Service-only users and hosting

Discussion in 'Server Security' started by Alistair Young, Jun 23, 2004.

    Hash: SHA1

    On my Windows 2003 domain, I have some external users who require
    only access to services - such as Exchange IMAP, Outlook Web Access,
    and FTP. Specifically, I need them to be unable to log on to any
    machines, access the internal network through our VPN, or access any
    network shares.

    So far, I have the former two sorted out: all these users are
    ultimately in the "No Console Access" group which has the "Deny logon
    locally" and "Deny logon through Terminal Services" user rights (and
    "Deny logon as a service", just in case), thus solving the first; and
    the RRAS access policies take care of the second.

    (Out of curiosity, what *does* "Log on as a batch job" cover?)

    The third, on the other hand, I'm having a bit more trouble with.
    (Except inasmuch as, thanks to the firewall in the way, no external
    user can get an SMB packet into the internal network anyway, but I'd
    like a little more than that.) I thought "Deny access to this
    computer from the network" was the user right that would prevent
    share, etc., access, which it does, but it also prevents the users
    from logging on to the services into the bargain...

    Any pointers as to how to achieve the one without blocking the other

    Thanks in advance,


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    Alistair Young, Jun 23, 2004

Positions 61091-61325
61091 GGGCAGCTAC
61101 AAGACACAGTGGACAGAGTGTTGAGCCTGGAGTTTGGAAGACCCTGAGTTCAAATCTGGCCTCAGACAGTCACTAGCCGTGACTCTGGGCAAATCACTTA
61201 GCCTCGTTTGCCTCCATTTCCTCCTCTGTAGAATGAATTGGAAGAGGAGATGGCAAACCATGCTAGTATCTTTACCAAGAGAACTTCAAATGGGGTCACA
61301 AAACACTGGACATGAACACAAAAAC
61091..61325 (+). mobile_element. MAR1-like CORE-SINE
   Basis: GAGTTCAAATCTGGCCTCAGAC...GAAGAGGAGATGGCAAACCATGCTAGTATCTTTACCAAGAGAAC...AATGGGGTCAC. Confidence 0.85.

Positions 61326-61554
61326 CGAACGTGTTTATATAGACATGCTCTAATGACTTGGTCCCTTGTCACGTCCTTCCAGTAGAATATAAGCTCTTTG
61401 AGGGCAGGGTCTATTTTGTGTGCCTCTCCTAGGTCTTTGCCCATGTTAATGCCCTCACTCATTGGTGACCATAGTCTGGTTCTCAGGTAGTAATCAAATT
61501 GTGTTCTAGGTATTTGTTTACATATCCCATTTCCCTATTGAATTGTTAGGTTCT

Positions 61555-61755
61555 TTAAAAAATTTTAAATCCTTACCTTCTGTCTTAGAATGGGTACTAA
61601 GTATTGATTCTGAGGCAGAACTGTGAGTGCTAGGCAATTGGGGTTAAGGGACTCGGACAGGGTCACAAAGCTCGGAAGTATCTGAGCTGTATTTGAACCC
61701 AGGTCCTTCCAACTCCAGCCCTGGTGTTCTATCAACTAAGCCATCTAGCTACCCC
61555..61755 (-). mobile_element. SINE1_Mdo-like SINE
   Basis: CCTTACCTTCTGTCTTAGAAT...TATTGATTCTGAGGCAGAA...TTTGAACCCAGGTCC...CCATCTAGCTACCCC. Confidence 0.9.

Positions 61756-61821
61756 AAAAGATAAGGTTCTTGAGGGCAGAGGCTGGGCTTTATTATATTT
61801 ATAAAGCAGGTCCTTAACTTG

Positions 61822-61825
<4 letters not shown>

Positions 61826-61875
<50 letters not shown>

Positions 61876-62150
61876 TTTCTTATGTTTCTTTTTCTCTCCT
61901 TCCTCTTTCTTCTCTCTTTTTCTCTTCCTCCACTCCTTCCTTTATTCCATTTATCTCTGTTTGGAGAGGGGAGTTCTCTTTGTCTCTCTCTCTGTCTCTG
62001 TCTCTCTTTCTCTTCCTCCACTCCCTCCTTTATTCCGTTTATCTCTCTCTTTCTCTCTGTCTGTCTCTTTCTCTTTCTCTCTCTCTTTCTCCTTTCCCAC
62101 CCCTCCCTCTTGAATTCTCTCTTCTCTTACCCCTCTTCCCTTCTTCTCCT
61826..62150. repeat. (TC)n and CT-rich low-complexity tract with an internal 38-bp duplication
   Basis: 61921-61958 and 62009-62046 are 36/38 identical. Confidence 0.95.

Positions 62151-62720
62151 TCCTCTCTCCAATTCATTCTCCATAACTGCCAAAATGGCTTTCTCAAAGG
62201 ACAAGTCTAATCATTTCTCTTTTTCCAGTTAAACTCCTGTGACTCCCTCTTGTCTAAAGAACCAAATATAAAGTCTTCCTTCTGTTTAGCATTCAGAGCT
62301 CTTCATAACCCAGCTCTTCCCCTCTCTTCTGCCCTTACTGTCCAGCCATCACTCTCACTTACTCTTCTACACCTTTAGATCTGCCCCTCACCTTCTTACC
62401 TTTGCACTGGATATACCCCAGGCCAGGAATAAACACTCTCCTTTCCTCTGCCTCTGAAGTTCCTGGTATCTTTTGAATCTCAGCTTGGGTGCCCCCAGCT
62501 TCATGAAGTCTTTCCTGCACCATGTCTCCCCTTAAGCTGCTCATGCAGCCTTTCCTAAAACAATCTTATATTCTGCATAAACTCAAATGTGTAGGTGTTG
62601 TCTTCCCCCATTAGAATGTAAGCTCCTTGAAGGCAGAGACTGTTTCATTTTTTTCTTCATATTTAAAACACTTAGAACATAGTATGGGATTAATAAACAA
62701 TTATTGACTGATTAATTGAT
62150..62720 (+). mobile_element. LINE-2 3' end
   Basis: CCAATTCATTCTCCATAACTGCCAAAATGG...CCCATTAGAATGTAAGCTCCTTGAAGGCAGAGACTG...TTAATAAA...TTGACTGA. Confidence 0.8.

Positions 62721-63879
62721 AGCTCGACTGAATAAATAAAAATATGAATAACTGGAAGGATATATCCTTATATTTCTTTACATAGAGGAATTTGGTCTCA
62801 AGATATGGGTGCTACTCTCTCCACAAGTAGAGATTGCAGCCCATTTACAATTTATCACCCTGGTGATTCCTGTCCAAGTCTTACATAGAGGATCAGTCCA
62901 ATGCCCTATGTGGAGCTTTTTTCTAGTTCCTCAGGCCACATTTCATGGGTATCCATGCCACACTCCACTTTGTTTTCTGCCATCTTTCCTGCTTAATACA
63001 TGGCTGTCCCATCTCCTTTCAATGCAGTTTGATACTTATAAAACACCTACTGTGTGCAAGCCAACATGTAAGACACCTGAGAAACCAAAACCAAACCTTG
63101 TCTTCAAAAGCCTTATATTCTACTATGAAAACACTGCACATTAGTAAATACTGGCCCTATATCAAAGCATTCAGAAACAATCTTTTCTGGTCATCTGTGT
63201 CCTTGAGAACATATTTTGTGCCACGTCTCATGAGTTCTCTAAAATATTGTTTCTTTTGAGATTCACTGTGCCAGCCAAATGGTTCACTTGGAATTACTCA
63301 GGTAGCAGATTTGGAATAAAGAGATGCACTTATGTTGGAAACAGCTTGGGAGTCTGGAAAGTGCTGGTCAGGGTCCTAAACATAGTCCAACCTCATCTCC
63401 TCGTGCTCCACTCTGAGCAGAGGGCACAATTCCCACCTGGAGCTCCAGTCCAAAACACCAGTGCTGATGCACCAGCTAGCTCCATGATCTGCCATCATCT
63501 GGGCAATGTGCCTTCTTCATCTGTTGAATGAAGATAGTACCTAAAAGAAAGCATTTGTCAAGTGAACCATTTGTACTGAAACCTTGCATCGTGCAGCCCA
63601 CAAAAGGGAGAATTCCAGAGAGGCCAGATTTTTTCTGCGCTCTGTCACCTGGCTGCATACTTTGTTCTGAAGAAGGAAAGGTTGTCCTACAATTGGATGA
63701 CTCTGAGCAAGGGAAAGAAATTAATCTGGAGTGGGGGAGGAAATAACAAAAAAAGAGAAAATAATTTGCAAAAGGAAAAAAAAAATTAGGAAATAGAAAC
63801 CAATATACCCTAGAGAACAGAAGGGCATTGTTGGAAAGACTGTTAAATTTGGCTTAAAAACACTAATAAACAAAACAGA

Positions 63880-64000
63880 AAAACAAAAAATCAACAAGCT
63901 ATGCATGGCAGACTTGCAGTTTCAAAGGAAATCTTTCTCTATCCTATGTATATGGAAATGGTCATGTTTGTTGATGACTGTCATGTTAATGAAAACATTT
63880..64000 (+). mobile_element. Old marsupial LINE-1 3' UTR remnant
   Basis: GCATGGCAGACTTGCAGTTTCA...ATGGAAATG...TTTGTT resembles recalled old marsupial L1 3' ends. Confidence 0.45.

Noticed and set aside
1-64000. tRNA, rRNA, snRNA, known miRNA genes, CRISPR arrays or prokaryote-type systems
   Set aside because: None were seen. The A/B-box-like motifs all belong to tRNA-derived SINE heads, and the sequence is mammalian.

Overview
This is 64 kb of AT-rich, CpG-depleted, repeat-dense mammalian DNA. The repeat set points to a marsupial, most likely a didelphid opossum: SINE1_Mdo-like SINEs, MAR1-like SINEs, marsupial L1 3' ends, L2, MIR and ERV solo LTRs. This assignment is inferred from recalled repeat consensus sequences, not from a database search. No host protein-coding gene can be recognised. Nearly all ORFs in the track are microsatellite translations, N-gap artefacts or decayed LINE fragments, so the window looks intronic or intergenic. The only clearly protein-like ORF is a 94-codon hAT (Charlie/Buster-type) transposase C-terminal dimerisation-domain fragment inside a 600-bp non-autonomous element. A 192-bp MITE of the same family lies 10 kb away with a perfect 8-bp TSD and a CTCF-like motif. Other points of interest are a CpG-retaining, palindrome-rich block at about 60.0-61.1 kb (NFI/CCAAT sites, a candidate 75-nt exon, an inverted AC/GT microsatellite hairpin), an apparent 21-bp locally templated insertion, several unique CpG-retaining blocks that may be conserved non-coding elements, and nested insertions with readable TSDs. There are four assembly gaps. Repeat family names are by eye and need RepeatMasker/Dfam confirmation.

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  2. Alistair Young

    Roger Abell Guest

    I take
    as the three indicated with "former two" and "the later"

    If you want to control access to shares independently from
    access to all "network logon" controlled accesses then you
    will likely need to look at the share-level permissions of the
    shares individually.
    Whether denying network logon will prevent interaction
    with a service actually depends on the design of the specific

    Log on a a batch process is used for things like scheduled
    tasks, some COM instancing such as for the "IWAM_*"
    account use by IIS, etc.. Log on as a service on the other
    hand controls whether that account will be useful for the
    service control manager, for use as the context in which
    a service is started.

    I am curious however, with the Deny logons you have
    mentioned how is it that you are managing to support FTP ?
    Roger Abell, Jun 24, 2004
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